However, the original star trek The series was a network television show in the late 1960s. The plot was always going to be paramount. What little world-building happened in episodes like “Journey to Babel” or “Lights of Zetar” was often incidental or opportunistic. The show often twisted its internal logic to suit the demands of the story being told, such as seemingly contradictory references to “eugenics wars” or “World War III” that awaited humanity’s future.

On the other hand, freed from the constraints of television broadcasting, The film can bask in the finest finery of the star trek universe. In “The Trouble with Tribbles”, Korax (Michael Pataki) boasts that half the quadrant is “learning to speak Klingonian”, but The film opens with an extended sequence set mostly on a Klingon ship with dialogue captioned. The Klingons don’t speak English, probably because there’s no intended human audience.

This sequence is followed soon after by a trip to Vulcan. The planet looks like very different from what he did on the TV show. Director Robert Wise uses widescreen composition and special effects to deliver an impressive sense of scale and spectacle. It feels like a truly alien world. The audience joins Spock (Leonard Nimoy) during the Kolinahr ritual, to purge their emotions. Again, because there are no human characters present, the characters speak entirely in the fictional language of Vulcan.

There are many other smaller choices like this, which are designed to reinforce the feeling that the star trek the universe exists beyond the artifices of the plot of The film. The film devotes a lot of runtime to the Enterprise departing from the space dock, then it quickly establishes that warp drive should not be used in a solar system, a rule that has been applied with varying consistency to throughout franchise history, but an established rule nonetheless.

There is a certain extravagance to Star Trek: The Movie. Does the film need all of its sets, like an incredibly elaborate engineering bay? When the ship’s navigator Deltan Ilia (Persis Khambatta) is converted into a probe for the mysterious V’ger entity, his old lover Decker (Stephen Collins) takes him to the recreation deck and gives him a guided tour of the various recreational activities and games. options available. For all the movie stakes, it almost feels like a futuristic version of Cradles.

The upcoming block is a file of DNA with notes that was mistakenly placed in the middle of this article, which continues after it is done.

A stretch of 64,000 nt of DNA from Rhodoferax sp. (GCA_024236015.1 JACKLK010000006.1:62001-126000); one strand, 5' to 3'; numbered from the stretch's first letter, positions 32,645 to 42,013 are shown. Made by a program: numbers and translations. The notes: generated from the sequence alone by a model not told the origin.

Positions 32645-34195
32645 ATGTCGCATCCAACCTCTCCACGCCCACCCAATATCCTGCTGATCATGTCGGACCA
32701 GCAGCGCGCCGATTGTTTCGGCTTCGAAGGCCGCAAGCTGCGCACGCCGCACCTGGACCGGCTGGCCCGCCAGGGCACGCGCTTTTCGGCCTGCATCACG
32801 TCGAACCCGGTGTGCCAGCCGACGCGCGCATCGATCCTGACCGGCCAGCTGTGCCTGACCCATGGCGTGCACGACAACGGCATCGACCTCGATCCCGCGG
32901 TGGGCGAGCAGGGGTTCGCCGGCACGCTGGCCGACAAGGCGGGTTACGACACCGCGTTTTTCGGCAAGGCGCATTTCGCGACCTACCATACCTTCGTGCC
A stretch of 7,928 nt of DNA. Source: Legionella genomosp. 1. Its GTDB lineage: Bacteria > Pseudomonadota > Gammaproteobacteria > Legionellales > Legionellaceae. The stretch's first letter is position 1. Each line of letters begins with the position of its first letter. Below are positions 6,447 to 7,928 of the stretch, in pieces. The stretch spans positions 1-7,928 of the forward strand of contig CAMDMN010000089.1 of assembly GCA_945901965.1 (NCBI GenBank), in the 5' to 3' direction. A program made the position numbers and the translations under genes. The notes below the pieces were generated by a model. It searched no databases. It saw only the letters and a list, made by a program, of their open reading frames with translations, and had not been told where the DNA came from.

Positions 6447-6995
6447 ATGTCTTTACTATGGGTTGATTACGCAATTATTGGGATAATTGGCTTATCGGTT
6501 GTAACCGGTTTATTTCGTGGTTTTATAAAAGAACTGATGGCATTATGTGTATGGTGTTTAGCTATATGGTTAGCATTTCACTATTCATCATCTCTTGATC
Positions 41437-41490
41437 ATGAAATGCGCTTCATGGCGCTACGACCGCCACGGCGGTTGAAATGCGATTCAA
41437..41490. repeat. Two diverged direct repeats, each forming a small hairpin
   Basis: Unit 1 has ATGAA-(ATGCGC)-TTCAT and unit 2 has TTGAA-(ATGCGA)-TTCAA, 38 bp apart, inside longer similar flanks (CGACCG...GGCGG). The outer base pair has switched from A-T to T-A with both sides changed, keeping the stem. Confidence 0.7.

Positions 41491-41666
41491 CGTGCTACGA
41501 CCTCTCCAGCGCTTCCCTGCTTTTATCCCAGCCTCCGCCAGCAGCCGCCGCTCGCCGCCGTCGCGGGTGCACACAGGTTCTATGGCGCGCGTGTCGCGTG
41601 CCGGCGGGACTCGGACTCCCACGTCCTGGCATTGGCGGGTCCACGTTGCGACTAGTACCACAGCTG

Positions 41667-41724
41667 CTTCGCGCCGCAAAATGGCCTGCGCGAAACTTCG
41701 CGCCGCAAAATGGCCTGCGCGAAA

Going from television to cinema, The film is able to set a new benchmark for the quality of the show presented. When star trek was on TV, the simple battle sequence swapped in “Elaan of Troyius” could take months to come true, costing a lot of money and pushing the episode far back in the release schedule. While the film’s special effects budget has spiraled out of control, the film’s universe still feels alive and rich. It’s really immersive.

In many ways, The film established a firm identity for the star trek mark in the future. The production design on Star Trek: The Next Generation would be more like that of The film than original star trekin the same way as the production design of Star Trek: Discovery and Star Trek: Picard owes more to JJ Abrams’ reboot franchise than designing shows like Star Trek: Deep Space Nine or Star Trek: Voyager.

Several elements of Star Trek: The Movie transferred directly to The next generation, like Jerry Goldsmith’s theme music. Ilia and Decker provide the models for Deanna Troi (Marina Sirtis) and William T. Riker (Jonathan Frakes). Like Ilia, Troi is initially introduced as a sensual empath. Like Decker, Riker is introduced as a career-minded young officer who views his position as general manager as a temporary speed bump. Like Ilia and Decker, Troi and Riker were once lovers.

At points, The film looks more like a manifesto than a movie. This is particularly the case of Gene Roddenberry’s literary adaptation, which sometimes reads like a religious text reflecting the concerns of its creator. The third sentence of the novel reveals that James T. Kirk (William Shatner) was named after his mother’s “first teacher of love”, and there are asides about the “sense of oneness with the All”. Vulcan and the emerging “group consciousness” of so-called “new humans”.

From the very beginning, star trek promised his audience the opportunity to explore “strange new worlds”. However, it is only with The film that these worlds seemed truly tangible.